She is also interested in ethnicity, gentrification, urban planning, narrative, intercultural communication, and language variation. She is the author of Turf Wars: Discourse, Diversity and the Politics of Place Blackwell, and articles in linguistics, anthropology, and urban studies journals on the topics mentioned above.
Areas of expertise include sociolinguistics, discourse analysis, ethnography, ethnicity, and place and space theory. Professor Moddelmog specializes in twentieth-century American literature, sexuality studies, and intersectionality studies. Marlene B. Her current projects include Hemingway in Context co-edited with Suzanne del Gizzo; forthcoming from Cambridge and a study of Havelock Ellis's influence on modernist and Harlem Renaissance writers. Areas of expertise include gender and sexuality studies, 20th-Century American literature, and modernism.
Her main area of research is Latin American film, but she has developed projects on urban culture, gendered discourses, questions of affect, and, more recently, youth cultures. She is currently working on a book on contemporary Latin American cinema and the politics of affect. The manuscript explores the evocation and deployment of emotion in contemporary film as a response to the hyper-rationalist discourses of postdictatorial politics and neoliberalism. Martin Joseph Ponce Ph.
His current projects include a study of how competing imperialisms and nationalisms are mediated through sexuality in Asian American literature; an analysis of how non-normative desires and sexualities are framed in post Asian American literature; and a reconsideration of "identity politics" in s and 70s ethnic cultures. Areas of expertise include gender and sexuality studies and 20th-Century British and American literature. Charles Quinn Ph. Professor Quinn teaches courses in Japanese language, language pedagogy, classical Japanese, and linguistics.
His work in pedagogy seeks to more fully conceptualize language as a cultural phenomenon, and to develop instructional practices that answer to that conceptualization. Another pedagogical challenge that Japanese culture confronts us with is in helping learners develop a reliable feel for socially apt ways of referring to themselves and others. If an adept reader of any genre is attuned to these mutual associations, identifying and exemplifying them in significant numbers of text tokens seems like good pedagogy for classical Japanese, too. Areas of expertise include Classical Japanese language, and linguistics and literature.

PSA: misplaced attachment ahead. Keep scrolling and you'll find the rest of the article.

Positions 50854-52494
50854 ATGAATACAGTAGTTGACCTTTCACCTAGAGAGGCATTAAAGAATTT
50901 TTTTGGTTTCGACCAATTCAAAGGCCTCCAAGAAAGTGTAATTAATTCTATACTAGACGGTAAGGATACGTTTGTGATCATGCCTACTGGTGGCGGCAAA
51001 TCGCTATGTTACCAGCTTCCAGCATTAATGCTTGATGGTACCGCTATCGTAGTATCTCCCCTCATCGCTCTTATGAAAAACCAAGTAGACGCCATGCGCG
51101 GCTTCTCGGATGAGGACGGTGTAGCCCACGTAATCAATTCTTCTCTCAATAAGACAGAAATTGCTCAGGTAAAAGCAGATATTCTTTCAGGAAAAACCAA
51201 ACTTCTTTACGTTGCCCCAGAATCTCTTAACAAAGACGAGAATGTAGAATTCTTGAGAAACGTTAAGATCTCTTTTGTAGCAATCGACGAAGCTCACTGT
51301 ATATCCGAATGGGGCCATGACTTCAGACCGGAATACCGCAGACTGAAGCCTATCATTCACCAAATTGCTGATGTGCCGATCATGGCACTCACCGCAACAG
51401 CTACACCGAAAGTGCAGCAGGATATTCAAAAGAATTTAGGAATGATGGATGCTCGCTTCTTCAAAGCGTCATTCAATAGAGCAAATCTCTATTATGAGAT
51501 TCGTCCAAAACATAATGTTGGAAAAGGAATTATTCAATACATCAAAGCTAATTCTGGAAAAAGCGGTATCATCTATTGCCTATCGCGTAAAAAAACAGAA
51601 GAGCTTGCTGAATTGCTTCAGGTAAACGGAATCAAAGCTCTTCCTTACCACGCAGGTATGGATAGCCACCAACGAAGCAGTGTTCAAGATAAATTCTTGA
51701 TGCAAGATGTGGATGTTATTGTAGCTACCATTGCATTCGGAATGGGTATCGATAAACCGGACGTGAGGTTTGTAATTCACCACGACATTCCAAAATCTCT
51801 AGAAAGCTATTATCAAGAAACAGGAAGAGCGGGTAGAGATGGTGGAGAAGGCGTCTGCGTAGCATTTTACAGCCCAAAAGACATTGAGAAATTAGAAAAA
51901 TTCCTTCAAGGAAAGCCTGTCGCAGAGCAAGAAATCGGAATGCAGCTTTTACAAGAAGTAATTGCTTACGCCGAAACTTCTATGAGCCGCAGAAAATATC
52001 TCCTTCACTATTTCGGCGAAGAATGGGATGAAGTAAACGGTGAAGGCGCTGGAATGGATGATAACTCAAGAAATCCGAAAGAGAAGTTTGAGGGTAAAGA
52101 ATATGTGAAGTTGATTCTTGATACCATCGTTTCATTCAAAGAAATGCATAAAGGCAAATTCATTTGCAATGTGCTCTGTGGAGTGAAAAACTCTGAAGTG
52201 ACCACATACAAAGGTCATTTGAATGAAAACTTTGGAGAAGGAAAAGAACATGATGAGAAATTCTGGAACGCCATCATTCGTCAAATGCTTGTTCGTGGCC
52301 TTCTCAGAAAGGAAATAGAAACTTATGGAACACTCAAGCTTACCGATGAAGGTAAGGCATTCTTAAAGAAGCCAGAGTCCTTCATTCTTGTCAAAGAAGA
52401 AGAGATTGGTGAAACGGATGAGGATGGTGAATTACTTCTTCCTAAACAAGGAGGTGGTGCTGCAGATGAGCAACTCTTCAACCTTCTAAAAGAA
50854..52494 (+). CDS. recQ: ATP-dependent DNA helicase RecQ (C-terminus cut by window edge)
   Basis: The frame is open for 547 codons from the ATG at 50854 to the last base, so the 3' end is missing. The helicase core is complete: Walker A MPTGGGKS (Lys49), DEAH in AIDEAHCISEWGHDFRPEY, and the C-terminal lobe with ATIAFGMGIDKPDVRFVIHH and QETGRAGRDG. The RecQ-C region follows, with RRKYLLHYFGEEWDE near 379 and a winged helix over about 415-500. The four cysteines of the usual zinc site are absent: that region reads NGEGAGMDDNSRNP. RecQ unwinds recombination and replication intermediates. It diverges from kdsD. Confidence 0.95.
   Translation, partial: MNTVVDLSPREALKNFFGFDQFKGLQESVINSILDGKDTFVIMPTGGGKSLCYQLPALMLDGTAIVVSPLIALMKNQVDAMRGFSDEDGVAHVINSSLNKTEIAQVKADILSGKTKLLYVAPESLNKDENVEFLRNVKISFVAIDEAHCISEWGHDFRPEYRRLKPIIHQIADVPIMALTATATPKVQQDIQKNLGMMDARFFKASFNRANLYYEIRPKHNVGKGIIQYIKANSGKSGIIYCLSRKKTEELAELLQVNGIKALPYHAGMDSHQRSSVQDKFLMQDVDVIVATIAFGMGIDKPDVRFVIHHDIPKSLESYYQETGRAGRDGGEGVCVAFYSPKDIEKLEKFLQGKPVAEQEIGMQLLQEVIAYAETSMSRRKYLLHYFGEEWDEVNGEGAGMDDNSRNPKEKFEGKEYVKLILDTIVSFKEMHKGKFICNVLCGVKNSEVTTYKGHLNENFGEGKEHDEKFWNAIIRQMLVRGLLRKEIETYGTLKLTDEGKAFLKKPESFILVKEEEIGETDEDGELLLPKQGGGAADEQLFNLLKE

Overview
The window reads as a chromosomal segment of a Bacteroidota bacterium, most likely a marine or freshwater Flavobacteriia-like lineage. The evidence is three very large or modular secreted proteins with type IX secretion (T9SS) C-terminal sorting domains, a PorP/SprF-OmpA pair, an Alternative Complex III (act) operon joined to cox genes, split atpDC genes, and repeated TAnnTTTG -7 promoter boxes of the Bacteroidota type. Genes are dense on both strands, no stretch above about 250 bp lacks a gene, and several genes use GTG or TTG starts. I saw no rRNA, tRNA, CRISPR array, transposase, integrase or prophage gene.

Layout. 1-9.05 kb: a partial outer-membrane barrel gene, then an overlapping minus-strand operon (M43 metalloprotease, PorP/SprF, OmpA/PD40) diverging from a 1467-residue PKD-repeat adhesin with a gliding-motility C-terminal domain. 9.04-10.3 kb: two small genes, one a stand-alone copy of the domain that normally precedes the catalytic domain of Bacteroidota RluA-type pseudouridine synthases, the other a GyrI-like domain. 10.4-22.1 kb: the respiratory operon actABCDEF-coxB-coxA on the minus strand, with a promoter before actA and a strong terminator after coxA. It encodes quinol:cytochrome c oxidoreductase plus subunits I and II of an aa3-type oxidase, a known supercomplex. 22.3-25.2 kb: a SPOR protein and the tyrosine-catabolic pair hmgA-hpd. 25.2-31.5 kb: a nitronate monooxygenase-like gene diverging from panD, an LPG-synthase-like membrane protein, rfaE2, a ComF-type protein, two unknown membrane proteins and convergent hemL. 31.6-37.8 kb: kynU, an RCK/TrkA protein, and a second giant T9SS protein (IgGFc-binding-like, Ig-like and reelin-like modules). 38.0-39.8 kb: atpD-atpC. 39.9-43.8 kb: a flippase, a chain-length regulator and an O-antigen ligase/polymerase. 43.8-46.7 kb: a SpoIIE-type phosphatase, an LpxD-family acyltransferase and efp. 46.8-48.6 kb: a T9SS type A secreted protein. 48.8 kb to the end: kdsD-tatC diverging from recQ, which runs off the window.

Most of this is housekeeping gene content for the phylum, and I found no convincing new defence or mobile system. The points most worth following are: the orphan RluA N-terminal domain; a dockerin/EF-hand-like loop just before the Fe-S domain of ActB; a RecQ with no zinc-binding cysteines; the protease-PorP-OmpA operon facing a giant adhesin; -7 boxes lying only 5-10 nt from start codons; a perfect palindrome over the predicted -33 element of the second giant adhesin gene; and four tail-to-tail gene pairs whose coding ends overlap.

She is also interested in East Asian pedagogies, issues of modernity as they affect traditional arts, and literary translation. Quinn teaches graduate and undergraduate courses on Japanese literature and culture, theatre and performance, and classical Japanese language. Paul Reitter Ph. Currently, he is working on a monograph-length reckoning with the topic of Jewish self-hatred—to be published by Princeton University Press—as well as a translation of Salomon Maimon's brilliant and scabrous autobiography.
Her current research is on the methods of constructing discourses and defining fields of knowledge. Her work seeks to map conceptual routes, the long journey from Mercantilism to Neo-Liberalism. Her main quest is to enter the dynamics of discourse intersection itself and to follow its inner logic, focusing on nature and the representation of nature as it mutates from landscape into sugar fields, from forests into plantations, from cascades and lakes into transoceanic canals.
As discursive formations pass from wilderness into pastoral, and from pastoral into narratives of travel and exploration and from there into discourses on mining, industry, commerce and development, the natural process once narrated as disorder, ignorance, and entropy follows a curve that briefly passes through a moment of positivistic order, then seems to lead again towards narratives of entropy and chaos.
How that process is written is her main purpose; how it mutates, enables and condones is her aim. As new enclosures of natural spaces get under way, and increasingly smaller margins of nature are assigned to "natives," the current processes of natural industrial development could betray these workings in reverse. The hermeneutics of cultural constructions are part of her discussion.
The sources for this text are varied, and do not necessarily follow a chronological order. Rather, she advocates adjacency and wants to inscribe colonial texts into postcolonial discourse to pinpoint the continuities.
Tamar Rudavsky Ph. Brandeis University , Professor in the Department of Philosophy. Peter M. Shane J. Yale Law School , Jacob E. Davis and Jacob E. Davis II Chair in Law. He is an internationally recognized scholar in administrative law, with a specialty in separation of powers law, and has co-authored leading casebooks on each subject. His research interests are in constitutional and administrative law with special emphasis on separation of powers and the U.
In , he served as executive director of the Knight Commission on the Information Needs of Communities in a Democracy. Recent books include Stephen Coleman and Peter M. Areas of expertise include administrative law, civic engagement, Constitutional law, E-Democracy, judicial appointment, media and democracy, U. President, and separation of powers.
Professor Shuman is the author of articles on conversational narrative, literacy, political theory, food customs, feminist theory, and critical theory.
In her second collection of stories, Unaccustomed Earth , released to widespread commercial and critical success, Lahiri shifts focus and treats the experiences of the second and third generation. Others like Roger Williams and Nathaniel Ward more fiercely argued state and church separation. I think it is quite close. The recognition of Hemingway as a major and representative writer of the United States of America, was a slow but explosive process. This book is told in the first person, in the voice of Hadley. Finally Hemingway could endure no longer and, in , he took his own life. Denver Post, July 18,
Areas of expertise include gender and sexuality studies, folklore, and critical studies.